Silverman is a career animal trainer, having started at Sea World in San Diego, where he trained dolphins, sea lions and killer whales. He worked for more than 25 years training animals for movies, TV shows and commercials. He was host, of ”Good Dog U” on Animal Planet.

Silverman said 90 percent of dogs fall into the orange, yellow and green ranges of his color spectrum. About 5 percentof dogs can be classified as red, and 5 percent as blue.

Dogs in the blue and green categories need to be motivated, while those in the red and orange range need to be calmed down.

The goal is to move the dog through training practices individualized for each type of dog and reach the middle (yellow) level.

Silverman and Foster are traveling the country in a large bus for the book tour, to which he’s added stops at pet expos, dog training centers and doggie day care facilities.

He said he and his dog have traveled 20,000 miles since March, visiting 60 cities.

What color is your dog’s personality?

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The techniques matchmaking services use to help humans meet their mates are increasingly being used by animal shelters, and for pretty much the same reason  — in hopes of ensuring lasting bonds.

The ASPCA’s “Meet Your Match” program has been adopted by at least 200 shelters across the country since it was created in 2000, including at the The Minnesota Valley Humane Society.

“The reason we started doing it is because many people come in for a certain breed of dog, and the program helps to gear people to look more at personality rather than breed,” adoptions coordinator Michelle Bauer told the Pioneer-Press.meet-your-match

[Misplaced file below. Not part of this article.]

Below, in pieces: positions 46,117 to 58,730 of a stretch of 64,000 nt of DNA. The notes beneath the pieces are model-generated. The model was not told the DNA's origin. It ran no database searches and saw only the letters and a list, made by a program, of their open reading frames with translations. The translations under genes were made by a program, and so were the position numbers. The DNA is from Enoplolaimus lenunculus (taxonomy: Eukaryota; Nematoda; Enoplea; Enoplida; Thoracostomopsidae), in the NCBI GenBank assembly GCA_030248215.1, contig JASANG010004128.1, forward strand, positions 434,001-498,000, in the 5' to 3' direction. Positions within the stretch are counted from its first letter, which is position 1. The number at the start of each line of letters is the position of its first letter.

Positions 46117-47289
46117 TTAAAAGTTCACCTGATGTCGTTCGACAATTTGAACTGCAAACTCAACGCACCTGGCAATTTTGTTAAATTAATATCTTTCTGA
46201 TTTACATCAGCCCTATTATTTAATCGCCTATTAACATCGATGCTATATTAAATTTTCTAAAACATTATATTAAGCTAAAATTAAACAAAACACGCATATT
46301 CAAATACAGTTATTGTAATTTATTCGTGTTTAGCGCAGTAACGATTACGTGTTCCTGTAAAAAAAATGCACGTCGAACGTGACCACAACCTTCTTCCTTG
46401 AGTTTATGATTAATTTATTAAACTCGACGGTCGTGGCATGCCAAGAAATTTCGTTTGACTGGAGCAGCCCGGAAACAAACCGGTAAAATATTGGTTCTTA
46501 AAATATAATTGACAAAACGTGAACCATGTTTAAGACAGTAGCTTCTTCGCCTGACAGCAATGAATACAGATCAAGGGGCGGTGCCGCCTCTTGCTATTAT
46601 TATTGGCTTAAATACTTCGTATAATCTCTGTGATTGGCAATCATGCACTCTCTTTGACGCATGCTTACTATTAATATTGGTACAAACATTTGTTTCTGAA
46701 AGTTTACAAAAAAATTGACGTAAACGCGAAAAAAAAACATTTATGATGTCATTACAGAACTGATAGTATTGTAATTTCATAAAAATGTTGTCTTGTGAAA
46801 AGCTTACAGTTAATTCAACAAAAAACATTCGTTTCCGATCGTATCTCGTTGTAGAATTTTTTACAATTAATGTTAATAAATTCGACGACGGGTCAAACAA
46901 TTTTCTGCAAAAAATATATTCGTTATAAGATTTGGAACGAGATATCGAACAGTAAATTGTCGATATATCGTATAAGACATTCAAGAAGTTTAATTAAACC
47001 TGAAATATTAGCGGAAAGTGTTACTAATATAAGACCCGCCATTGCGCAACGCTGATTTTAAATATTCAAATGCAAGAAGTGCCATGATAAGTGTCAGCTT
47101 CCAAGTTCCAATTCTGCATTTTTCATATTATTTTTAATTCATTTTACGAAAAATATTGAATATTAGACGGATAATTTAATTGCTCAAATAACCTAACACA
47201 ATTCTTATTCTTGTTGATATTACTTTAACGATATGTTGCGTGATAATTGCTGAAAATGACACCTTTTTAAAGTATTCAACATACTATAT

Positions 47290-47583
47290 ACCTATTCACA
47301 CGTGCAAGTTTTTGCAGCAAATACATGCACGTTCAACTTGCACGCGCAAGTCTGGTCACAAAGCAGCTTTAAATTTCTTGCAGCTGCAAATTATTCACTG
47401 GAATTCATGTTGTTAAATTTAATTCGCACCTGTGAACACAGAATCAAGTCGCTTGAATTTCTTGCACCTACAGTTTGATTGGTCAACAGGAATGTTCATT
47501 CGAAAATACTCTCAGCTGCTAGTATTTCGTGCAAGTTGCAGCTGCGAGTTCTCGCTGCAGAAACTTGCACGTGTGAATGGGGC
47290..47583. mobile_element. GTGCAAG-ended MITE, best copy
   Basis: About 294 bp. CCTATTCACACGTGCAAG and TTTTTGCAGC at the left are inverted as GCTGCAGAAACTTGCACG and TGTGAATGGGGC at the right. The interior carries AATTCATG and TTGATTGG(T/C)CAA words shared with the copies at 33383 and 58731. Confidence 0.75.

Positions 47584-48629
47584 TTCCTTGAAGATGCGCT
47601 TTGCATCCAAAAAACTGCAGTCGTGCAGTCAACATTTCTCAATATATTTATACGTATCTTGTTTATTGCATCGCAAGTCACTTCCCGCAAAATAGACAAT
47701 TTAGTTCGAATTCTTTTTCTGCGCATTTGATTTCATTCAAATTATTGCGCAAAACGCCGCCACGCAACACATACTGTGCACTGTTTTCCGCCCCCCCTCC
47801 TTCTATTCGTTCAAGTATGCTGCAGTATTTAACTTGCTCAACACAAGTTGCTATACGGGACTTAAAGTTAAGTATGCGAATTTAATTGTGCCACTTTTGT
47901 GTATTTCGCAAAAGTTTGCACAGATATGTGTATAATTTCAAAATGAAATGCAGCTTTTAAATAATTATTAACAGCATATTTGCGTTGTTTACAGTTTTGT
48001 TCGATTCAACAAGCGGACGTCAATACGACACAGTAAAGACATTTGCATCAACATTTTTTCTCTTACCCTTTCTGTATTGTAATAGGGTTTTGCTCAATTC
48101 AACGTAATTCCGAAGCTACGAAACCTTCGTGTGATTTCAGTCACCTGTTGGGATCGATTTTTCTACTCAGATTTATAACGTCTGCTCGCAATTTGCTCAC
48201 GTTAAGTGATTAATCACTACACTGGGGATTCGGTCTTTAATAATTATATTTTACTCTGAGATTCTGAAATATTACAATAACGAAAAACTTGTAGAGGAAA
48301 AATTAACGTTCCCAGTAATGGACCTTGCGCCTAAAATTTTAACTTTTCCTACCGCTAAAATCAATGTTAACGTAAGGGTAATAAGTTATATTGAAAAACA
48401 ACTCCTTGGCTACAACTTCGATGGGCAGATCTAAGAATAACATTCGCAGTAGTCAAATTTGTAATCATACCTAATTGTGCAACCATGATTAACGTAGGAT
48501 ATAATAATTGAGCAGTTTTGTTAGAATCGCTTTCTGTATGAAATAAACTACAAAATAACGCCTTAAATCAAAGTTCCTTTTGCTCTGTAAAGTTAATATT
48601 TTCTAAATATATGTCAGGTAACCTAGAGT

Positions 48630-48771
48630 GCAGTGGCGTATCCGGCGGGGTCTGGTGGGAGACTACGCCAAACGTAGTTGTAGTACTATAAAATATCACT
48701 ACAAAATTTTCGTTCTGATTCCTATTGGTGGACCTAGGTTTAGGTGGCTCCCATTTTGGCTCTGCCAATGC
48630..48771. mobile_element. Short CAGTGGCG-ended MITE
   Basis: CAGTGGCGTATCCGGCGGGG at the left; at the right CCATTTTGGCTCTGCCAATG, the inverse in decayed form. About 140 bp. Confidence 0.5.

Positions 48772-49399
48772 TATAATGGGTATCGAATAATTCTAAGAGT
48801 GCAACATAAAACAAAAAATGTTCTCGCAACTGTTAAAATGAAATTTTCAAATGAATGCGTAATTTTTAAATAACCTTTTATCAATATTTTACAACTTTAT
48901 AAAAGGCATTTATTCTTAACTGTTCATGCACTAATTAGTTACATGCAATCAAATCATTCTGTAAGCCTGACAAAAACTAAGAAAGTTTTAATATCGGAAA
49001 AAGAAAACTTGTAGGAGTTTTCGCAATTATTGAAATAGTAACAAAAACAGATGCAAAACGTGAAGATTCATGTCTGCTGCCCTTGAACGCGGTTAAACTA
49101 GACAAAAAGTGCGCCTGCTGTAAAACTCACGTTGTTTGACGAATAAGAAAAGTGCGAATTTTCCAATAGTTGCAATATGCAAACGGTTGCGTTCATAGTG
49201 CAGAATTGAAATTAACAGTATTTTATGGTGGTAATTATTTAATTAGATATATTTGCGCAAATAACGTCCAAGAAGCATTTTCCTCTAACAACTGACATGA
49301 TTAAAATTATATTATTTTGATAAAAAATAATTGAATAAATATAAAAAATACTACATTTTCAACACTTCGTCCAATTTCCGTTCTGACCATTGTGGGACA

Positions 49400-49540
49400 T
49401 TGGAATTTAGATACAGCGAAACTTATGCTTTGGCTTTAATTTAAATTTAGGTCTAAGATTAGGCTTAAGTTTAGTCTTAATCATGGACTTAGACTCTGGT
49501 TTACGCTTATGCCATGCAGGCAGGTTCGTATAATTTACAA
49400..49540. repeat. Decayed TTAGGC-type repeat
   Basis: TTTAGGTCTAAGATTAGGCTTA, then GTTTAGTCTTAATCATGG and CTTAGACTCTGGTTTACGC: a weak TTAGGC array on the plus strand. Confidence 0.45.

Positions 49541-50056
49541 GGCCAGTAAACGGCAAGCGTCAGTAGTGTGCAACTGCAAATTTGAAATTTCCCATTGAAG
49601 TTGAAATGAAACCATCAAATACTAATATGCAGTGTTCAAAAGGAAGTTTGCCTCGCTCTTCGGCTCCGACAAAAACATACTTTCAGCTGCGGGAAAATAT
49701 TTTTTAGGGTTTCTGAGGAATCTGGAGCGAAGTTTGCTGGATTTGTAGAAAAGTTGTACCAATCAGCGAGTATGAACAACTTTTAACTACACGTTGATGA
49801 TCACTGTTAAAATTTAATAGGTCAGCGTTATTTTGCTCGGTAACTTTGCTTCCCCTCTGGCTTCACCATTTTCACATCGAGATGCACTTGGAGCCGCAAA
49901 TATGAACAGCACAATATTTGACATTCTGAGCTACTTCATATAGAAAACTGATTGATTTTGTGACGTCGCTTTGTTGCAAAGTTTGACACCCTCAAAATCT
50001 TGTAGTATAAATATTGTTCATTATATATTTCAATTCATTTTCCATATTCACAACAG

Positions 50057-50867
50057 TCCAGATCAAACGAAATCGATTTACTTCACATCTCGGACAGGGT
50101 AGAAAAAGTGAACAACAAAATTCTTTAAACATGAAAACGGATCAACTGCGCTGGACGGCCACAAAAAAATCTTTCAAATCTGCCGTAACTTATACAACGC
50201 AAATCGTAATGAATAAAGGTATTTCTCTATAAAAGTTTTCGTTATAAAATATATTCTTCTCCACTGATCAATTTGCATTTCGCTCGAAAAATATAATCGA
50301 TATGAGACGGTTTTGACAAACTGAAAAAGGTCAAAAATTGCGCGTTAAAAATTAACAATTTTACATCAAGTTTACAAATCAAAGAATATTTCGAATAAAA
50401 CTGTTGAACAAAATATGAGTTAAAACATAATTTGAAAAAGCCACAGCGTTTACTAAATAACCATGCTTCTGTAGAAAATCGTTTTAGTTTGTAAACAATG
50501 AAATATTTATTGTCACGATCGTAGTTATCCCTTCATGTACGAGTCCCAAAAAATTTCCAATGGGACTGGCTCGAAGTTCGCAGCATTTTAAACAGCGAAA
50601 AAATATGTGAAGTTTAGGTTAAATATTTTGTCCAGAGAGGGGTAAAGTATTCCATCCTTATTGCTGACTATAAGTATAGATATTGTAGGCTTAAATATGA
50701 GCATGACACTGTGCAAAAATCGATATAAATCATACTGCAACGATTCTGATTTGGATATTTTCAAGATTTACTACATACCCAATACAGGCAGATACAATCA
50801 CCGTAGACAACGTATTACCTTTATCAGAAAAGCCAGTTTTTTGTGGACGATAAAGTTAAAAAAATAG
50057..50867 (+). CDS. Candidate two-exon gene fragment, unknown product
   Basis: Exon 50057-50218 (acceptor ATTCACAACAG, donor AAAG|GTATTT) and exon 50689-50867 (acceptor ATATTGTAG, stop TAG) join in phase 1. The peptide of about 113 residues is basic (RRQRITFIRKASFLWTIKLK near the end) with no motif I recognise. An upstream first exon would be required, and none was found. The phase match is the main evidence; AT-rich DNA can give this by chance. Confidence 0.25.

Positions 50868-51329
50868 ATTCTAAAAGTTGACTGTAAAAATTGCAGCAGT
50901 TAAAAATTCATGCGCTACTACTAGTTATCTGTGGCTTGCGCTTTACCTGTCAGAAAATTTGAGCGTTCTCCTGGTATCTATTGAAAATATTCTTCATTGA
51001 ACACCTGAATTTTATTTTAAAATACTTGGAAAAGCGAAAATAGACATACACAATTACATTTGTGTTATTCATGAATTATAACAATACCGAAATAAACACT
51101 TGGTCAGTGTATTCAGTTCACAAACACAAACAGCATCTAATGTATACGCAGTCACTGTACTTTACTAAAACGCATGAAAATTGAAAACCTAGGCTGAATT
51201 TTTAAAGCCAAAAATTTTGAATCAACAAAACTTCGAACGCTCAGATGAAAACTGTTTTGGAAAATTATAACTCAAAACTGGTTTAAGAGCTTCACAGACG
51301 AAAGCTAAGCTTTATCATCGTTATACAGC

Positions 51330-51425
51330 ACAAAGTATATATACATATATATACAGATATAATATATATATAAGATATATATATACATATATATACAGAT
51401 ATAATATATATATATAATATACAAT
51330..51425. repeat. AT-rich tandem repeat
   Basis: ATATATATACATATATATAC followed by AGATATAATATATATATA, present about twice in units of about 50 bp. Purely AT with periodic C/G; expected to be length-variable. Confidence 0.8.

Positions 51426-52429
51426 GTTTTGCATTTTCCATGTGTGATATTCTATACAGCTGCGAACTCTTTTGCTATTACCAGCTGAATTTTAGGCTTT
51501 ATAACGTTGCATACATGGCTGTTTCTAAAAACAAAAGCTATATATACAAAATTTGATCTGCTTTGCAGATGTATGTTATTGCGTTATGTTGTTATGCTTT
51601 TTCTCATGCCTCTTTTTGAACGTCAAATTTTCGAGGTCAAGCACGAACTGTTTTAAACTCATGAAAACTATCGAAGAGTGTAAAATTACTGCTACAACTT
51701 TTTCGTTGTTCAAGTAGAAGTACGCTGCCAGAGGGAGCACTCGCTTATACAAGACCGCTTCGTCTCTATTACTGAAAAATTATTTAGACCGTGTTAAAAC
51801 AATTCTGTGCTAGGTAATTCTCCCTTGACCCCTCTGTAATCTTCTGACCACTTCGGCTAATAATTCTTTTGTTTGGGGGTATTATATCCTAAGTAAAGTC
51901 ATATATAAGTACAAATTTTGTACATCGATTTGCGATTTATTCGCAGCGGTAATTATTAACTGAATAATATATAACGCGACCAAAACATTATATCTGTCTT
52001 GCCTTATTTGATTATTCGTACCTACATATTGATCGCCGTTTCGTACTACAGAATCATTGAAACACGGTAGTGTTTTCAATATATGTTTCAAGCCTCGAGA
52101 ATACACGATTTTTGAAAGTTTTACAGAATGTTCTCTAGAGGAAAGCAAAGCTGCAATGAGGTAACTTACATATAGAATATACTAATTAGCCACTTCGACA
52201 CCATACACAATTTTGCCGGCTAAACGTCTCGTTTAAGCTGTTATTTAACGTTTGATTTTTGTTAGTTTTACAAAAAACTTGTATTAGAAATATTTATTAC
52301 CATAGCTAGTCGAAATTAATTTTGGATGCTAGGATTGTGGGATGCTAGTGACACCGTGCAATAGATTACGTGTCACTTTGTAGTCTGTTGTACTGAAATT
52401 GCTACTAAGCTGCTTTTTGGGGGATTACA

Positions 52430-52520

The color-coded system matches dogs to adopters, based on an evaluation of both. Dogs are evaluated in five areas, including friendliness, playfulness and energy level, and then assigned a color — green, orange or purple.

The dog adopter, after a survey that includes questions about his or her own lifestyle, living arrangements and energy level, gets assigned one of three colors. Those dogs of the same color are considered the best matches, but potential adopters aren’t restricted to that choice.

Last year, 848 dogs were adopted from the Minnesota Valley Humane Society; 37 of them were returned. Shelter officials hope the program will reduce the number that are returned.

Dogs are divided into three basic categories: the high energy ones (couch potato, constant companion, teachers pet), medium energy ones (wallflower, busy bee, goofball) and high energy ones (life of the party, go-getter and free spirit).

My dog, I think, is a goofball, midway — or a little more — through the transition to couch potato, much like his owner.

You can find it all further explained  in a section of the ASPCA’s website.

The Maryland SPCA, not affiliated with the ASPCA, uses a similar system to categorize the personality and energy levels of its adoptable dogs. The dog above, for example,Davidson, a Labrador mix, is classified as a “swinging tap dancer … comfortable going on long walks or just lying around the house.”  He’s currently available for adoption at the Maryland SPCA.

(Photo courtesy Maryland SPCA)